Secretary of Transportation Ray LaHood and EPA Administrator Lisa Jackson just announced a new set of automobile guidelines on a conference call with reporters
Secretary of Transportation Ray LaHood and EPA Administrator Lisa Jackson just announced a new set of automobile guidelines on a conference call with reporters — a program that aims to cut carbon dioxide emissions from vehicles by 30 percent and increase fuel efficiency by 40 percent over the coming years.
LaHood emphasized that the new guidelines will benefit not only the planet, but also American drivers, who will see their fuel costs drop as vehicles become more efficient.
“Putting more fuel-efficient cars on the road isn’t just the right thing to do for the environment,” he said. “It’s also a great way for Americans to save more at the pump.”
Jackson, who called the guidelines “historic” and a “win-win program for our economy and the environment,” added that they will also benefit American innovators, who will work to develop more efficient car parts and new batteries, and will mean “$2.3 billion that can stay at home in our economy rather than buying oil overseas.”
In response to a question from FOX News about whether this move has implications for further regulation of greenhouse gases, Jackson said the program will show people that emissions can be easily regulated, without harmful consequences to the economy. “It puts to rest these doomsday scenarios” about greenhouse gas regulations, she said. This is only the first step in regulating emissions, she emphasized; “the president’s big plan for dealing with energy and climate is new legislation.”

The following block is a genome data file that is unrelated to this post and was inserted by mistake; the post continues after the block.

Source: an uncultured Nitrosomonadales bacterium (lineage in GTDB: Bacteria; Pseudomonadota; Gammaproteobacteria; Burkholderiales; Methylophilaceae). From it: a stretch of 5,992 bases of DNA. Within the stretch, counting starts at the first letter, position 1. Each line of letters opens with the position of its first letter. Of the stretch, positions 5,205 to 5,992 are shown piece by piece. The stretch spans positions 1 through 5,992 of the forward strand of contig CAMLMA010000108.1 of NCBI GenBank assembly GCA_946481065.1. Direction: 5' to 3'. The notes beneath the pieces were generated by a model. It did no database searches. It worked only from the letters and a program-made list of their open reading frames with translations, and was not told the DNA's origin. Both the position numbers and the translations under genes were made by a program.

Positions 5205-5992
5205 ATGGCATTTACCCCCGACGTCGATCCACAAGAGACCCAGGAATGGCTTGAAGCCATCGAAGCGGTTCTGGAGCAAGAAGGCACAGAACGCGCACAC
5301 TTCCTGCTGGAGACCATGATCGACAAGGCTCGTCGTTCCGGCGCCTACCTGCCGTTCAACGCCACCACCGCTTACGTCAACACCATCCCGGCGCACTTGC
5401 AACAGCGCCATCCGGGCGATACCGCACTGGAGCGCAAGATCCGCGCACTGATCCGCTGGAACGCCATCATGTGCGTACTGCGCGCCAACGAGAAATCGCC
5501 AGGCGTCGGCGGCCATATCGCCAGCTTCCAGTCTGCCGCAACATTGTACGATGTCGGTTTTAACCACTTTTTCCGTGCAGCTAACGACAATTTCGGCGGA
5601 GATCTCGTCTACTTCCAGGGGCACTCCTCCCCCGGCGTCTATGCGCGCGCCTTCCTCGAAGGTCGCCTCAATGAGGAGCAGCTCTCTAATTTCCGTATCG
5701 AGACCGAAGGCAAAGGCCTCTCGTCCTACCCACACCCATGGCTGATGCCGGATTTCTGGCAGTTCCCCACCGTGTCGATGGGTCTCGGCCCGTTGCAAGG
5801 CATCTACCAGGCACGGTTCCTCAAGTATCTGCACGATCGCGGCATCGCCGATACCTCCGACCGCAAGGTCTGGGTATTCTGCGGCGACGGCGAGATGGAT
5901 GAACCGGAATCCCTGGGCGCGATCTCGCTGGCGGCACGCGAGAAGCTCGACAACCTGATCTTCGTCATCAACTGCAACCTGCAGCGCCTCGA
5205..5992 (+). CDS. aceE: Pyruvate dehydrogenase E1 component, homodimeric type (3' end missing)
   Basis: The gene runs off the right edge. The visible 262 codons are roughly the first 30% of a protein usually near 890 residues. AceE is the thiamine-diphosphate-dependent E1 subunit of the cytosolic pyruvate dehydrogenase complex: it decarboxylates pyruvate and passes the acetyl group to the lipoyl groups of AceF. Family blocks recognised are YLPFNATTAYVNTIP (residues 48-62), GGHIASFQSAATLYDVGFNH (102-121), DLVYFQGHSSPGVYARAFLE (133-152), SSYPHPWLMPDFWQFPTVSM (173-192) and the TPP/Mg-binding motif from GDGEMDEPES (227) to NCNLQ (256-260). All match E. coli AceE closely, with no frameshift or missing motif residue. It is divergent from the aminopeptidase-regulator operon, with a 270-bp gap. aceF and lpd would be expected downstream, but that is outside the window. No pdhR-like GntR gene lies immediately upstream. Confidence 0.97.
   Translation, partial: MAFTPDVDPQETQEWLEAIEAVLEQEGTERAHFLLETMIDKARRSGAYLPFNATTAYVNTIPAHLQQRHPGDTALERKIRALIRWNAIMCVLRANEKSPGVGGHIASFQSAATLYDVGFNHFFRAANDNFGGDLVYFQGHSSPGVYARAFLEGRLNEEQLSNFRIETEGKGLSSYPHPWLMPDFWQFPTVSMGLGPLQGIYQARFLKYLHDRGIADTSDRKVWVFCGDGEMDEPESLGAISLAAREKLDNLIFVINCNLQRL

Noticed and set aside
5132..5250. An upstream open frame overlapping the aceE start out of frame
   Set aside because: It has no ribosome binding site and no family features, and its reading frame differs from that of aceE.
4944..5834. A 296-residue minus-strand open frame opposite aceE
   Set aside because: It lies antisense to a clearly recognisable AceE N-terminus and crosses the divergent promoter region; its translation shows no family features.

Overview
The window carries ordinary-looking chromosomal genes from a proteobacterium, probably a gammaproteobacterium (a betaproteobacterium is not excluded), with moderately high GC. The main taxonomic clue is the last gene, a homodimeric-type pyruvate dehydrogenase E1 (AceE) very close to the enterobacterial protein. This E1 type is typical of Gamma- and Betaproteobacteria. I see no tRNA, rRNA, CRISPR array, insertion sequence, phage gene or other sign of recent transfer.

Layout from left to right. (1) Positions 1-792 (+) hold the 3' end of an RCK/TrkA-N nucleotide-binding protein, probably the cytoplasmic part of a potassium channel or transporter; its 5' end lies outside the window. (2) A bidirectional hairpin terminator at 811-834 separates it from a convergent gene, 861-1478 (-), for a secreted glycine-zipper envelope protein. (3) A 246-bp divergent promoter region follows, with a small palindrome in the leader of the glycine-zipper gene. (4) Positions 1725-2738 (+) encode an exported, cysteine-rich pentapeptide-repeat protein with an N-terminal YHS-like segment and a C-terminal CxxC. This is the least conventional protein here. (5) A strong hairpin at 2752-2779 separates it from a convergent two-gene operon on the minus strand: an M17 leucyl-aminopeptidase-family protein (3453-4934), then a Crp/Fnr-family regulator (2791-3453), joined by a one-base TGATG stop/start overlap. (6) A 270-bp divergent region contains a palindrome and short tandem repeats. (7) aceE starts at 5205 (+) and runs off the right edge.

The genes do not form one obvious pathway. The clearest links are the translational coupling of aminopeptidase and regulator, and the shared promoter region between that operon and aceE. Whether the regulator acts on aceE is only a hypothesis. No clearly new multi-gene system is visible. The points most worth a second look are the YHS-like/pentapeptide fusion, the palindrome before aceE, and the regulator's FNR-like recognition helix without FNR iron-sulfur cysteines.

The guidelines drew immediate praise from the Alliance of Automobile Manufacturers, which has long advocated national emissions and efficiency regulations rather than patchwork state-by-state rules.
“America needs a roadmap to reduced dependence on foreign oil and greenhouse gases, and only the federal government can play this role,” Dave McCurdy, president and CEO of the Alliance, said in a press release. “Today, the federal government has laid out a course of action through 2016, and now we need to work on 2017 and beyond.”
*Update: *Elana Schor has some more details on the new guidelines, which would raise average vehicle efficiency to 35.5 miles per gallon by 2016. The rules are more lax for luxury car manufacturers like Mercedes and BMW; they will have extra time to comply.
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